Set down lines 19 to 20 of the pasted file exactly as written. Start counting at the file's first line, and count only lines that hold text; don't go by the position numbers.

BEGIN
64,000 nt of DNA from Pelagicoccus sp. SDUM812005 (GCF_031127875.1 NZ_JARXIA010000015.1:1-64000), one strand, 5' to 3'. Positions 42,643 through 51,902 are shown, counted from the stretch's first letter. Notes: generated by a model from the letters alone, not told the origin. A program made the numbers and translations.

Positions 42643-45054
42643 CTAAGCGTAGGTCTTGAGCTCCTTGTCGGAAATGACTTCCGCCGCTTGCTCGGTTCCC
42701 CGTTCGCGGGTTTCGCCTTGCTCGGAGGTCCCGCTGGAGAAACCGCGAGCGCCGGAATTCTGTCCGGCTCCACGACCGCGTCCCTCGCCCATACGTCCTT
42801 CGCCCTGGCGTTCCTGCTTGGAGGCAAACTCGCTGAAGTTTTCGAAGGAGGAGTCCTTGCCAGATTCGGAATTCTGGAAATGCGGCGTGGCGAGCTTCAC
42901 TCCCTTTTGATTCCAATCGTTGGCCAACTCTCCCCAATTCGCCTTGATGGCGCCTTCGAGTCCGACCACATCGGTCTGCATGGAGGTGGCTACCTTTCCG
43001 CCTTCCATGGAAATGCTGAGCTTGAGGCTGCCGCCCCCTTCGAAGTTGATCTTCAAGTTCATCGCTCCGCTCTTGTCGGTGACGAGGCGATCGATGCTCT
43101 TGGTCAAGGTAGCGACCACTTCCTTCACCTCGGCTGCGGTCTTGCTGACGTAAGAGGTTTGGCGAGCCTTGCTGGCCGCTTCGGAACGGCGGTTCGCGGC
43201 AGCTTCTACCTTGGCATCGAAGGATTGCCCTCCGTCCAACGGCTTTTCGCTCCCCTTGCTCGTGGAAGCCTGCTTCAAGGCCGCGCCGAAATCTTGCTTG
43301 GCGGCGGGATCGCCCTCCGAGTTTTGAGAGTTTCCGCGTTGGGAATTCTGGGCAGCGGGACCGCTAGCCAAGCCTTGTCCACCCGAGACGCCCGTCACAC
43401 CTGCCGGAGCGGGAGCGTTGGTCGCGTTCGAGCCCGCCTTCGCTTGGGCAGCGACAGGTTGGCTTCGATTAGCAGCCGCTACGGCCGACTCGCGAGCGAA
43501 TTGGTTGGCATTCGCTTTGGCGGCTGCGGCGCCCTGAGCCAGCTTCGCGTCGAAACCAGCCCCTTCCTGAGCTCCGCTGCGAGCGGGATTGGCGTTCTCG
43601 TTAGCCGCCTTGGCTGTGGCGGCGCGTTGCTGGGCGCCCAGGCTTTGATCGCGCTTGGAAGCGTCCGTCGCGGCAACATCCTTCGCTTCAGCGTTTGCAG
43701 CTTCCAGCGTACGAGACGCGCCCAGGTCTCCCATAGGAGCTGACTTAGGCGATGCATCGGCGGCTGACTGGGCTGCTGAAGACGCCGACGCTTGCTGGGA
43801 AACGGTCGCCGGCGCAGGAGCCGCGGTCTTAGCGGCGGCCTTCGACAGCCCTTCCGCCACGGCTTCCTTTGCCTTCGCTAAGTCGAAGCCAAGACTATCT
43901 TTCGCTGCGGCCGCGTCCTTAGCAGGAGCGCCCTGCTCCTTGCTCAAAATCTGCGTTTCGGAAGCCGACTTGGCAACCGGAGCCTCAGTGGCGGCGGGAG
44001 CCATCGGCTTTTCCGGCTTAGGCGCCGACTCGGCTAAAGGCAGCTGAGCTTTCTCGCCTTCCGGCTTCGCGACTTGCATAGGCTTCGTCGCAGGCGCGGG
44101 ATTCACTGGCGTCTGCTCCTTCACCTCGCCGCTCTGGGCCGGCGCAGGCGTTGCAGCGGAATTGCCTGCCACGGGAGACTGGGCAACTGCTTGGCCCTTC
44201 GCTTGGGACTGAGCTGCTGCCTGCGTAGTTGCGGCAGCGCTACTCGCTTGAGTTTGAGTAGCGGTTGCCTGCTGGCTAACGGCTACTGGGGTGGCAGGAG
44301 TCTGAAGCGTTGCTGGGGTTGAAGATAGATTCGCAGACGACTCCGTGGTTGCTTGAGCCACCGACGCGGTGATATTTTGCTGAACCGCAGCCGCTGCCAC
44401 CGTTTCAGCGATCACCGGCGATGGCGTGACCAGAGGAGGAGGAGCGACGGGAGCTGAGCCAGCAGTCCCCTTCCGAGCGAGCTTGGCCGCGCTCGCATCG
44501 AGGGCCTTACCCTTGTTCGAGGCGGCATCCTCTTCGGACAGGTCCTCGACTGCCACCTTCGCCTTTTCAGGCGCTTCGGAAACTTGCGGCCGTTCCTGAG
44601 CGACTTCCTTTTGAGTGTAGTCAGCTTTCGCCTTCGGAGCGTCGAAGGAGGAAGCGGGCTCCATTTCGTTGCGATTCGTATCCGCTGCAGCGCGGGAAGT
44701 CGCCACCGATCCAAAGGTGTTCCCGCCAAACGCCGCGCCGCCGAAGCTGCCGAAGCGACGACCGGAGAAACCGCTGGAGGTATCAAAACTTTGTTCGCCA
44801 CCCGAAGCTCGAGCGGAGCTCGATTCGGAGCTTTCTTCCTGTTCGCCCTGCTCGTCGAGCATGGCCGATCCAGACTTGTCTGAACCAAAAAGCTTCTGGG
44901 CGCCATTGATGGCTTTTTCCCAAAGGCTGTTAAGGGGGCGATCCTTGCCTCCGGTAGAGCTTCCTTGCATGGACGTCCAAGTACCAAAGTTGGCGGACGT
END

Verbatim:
44201 GCTTGGGACTGAGCTGCTGCCTGCGTAGTTGCGGCAGCGCTACTCGCTTGAGTTTGAGTAGCGGTTGCCTGCTGGCTAACGGCTACTGGGGTGGCAGGAG
44301 TCTGAAGCGTTGCTGGGGTTGAAGATAGATTCGCAGACGACTCCGTGGTTGCTTGAGCCACCGACGCGGTGATATTTTGCTGAACCGCAGCCGCTGCCAC